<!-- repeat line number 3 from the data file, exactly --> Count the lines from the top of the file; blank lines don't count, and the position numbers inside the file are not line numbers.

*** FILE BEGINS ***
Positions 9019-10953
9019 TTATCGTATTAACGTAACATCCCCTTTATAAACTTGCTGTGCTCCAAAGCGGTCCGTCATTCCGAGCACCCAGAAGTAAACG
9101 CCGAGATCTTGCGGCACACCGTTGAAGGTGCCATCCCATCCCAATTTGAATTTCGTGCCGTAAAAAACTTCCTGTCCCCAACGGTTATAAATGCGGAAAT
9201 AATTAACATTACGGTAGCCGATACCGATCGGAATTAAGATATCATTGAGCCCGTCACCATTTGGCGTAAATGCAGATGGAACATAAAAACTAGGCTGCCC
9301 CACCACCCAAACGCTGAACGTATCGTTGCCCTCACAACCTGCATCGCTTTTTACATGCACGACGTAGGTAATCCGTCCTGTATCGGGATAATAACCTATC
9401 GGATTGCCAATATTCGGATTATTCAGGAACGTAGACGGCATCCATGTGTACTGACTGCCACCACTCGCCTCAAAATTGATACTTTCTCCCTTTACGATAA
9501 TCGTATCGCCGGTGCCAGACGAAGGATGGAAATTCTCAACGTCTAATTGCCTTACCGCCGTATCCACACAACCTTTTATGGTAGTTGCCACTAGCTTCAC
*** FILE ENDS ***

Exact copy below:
9101 CCGAGATCTTGCGGCACACCGTTGAAGGTGCCATCCCATCCCAATTTGAATTTCGTGCCGTAAAAAACTTCCTGTCCCCAACGGTTATAAATGCGGAAAT